The Financial Impact: Financial issues matter. The Pennsylvania Health Care Association (PHCA) reports that the average cost of a private room in a licensed nursing home in the Commonwealth exceeds $110,000 per year. There are proactive estate planning and elder care planning strategies that can be used to protect assets from those costs—but it is still a major area of concern. A period of an aging loved one living with family may be a financially sensible option—especially if the care needs are moderate and the overall cost of living can be reduced. Your family should consider creating a budget that includes potential future costs to understand the financial impact fully. A Pennsylvania elder care planning lawyer can help.
Expectations/Boundaries: Finally, the expectations of the parties and the boundaries are a big issue that needs to be considered and addressed. Indeed, setting clear expectations and clear boundaries is crucial for an amicable, happy, stable living arrangement. Your aging loved one should feel respected and able to maintain their dignity. At the same time, they also need to understand the limits and rules of the household.
Do Not Wait for a Crisis: Put a Comprehensive Elder Care Plan in Place
When it comes to determining the living arrangement of an aging loved one, far too many families are reactive instead of proactive. Although it is unavoidable in some cases, you never want to wait for a crisis to develop a plan of action. You do not have to figure out everything on your own. At The Elder Law Offices of Shields & Boris, we are Western Pennsylvania’s premier elder law care planning firm. Here are some tips to get you started with the process:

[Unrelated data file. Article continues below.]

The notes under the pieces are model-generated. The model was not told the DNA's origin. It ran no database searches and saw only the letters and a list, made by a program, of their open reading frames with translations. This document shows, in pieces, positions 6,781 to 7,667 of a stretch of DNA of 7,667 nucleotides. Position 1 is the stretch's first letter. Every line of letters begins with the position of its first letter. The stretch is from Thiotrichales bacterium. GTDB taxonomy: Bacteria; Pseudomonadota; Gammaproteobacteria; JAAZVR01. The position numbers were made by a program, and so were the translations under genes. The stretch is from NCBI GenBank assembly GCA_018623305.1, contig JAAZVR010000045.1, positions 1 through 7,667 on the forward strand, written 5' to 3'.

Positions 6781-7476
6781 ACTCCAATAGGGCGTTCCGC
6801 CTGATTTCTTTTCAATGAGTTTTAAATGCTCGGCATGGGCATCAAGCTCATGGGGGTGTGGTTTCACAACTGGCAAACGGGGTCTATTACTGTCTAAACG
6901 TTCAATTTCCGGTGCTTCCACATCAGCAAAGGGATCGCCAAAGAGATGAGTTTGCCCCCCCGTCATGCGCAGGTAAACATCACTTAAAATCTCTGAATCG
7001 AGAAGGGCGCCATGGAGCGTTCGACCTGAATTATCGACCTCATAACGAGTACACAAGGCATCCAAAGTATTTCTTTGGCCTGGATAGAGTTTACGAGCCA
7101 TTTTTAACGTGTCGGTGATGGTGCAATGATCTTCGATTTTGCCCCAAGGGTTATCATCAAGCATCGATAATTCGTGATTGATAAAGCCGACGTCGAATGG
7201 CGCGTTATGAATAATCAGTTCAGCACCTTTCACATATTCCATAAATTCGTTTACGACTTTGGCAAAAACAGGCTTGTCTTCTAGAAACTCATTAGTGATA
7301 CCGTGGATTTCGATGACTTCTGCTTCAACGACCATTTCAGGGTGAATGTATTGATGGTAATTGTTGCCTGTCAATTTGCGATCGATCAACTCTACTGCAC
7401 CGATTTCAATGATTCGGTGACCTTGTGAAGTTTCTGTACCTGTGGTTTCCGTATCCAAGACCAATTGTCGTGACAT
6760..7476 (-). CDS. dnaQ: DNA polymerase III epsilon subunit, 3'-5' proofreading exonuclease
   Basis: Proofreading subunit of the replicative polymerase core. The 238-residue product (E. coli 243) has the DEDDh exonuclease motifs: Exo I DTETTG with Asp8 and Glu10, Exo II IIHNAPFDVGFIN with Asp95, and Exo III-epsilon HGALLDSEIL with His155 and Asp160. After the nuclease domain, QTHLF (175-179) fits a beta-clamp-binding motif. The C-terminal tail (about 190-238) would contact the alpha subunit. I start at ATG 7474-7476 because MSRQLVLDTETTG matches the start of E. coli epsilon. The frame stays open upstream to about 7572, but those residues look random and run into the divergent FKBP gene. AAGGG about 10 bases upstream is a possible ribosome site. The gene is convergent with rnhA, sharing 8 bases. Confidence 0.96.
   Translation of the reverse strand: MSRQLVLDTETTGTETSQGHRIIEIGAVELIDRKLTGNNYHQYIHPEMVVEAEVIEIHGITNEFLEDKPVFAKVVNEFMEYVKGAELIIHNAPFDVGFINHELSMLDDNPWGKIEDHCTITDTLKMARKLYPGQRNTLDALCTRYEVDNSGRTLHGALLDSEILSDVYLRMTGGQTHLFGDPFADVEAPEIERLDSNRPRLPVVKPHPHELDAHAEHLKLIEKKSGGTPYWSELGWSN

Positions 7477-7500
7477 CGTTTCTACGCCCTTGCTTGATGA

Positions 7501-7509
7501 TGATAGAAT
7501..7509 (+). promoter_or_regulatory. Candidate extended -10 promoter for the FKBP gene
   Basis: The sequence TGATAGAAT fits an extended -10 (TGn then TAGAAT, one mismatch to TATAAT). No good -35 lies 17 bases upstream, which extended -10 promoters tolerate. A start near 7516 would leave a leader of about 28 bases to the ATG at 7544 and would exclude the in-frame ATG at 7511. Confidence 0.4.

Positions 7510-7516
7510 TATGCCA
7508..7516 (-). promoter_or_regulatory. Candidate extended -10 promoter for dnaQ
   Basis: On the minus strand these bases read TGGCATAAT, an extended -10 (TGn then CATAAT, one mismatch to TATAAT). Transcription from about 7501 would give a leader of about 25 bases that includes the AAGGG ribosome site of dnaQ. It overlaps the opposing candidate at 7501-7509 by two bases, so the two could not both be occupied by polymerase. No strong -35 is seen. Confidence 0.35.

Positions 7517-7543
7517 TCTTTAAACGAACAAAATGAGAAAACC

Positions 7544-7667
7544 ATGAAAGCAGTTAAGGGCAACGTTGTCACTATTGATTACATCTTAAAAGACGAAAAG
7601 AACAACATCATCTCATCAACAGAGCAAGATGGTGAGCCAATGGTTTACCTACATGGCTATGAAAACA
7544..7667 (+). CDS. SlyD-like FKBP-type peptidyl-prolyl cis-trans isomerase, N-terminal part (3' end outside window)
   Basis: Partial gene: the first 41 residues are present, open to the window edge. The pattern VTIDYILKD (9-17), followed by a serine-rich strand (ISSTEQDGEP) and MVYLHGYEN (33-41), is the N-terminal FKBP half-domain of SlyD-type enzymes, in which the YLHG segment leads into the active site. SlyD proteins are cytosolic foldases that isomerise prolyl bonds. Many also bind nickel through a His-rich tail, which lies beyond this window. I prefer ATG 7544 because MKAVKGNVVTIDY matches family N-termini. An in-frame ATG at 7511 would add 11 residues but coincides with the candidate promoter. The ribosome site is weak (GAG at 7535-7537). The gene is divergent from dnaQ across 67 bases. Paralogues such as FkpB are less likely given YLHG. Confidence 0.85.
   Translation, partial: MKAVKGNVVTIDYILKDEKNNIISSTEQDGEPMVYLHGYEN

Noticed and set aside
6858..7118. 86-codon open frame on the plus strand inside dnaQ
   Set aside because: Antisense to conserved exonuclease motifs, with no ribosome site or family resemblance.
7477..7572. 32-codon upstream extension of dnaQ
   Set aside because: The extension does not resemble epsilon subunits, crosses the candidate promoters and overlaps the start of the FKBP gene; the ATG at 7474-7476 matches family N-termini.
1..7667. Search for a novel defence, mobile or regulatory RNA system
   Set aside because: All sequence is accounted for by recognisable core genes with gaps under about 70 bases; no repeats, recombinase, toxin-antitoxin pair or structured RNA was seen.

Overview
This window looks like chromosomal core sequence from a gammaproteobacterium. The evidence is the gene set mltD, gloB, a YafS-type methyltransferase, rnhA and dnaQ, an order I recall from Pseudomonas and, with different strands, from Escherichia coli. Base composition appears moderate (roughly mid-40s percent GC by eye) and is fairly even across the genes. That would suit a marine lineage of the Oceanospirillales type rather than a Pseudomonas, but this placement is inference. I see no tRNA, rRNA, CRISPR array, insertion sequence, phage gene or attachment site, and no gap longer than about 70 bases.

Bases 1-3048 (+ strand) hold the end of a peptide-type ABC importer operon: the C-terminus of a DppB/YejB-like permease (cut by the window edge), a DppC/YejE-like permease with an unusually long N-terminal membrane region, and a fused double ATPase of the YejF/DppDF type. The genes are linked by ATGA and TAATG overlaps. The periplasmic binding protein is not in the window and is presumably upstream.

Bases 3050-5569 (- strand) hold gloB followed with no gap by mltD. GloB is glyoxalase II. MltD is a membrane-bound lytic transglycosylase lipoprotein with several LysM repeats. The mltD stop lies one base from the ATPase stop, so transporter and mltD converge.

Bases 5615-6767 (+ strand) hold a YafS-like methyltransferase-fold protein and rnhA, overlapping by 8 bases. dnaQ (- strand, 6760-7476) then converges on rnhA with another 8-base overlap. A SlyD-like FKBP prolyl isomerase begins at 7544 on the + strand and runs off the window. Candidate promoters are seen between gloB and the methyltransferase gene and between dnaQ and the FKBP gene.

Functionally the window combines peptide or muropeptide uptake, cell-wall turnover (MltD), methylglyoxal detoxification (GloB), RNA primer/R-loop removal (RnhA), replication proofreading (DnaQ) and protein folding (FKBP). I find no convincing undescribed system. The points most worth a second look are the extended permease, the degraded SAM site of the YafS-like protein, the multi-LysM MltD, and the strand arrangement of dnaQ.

Start the Conversation Early: The sooner you get started, the better position you will be to solve issues. Ideally, you should start talking about future living arrangements, care needs, and personal wishes with your loved one while they are still in good health.
Assess Health and Mobility: Regularly evaluate your loved one's health and mobility. Remember, things can change relatively quickly for older people.
Research Care Options: You will want to know about what is reasonably available to your family. Learn about the different types of care available, such as in-home care, assisted living, and traditional nursing homes.
Plan for Home Safety/Home Modifications: If your loved one will be living at home with family, consider what modifications might be necessary to ensure their safety and comfort.
Get Help From Our Pennsylvania Elder Law Care Planning Team Today
At The Elder Law Offices of Shields & Boris, we are devoted to helping people and families find peace through planning. Have any questions about elder living arrangements, we are here to help. Please do not hesitate to give us a call at (724) 307-4464 or contact us online. Initial consultations are always strictly confidential and carry no obligations. We work with families throughout Western Pennsylvania, including in North Hills, South Hills, Beaver, and Washington.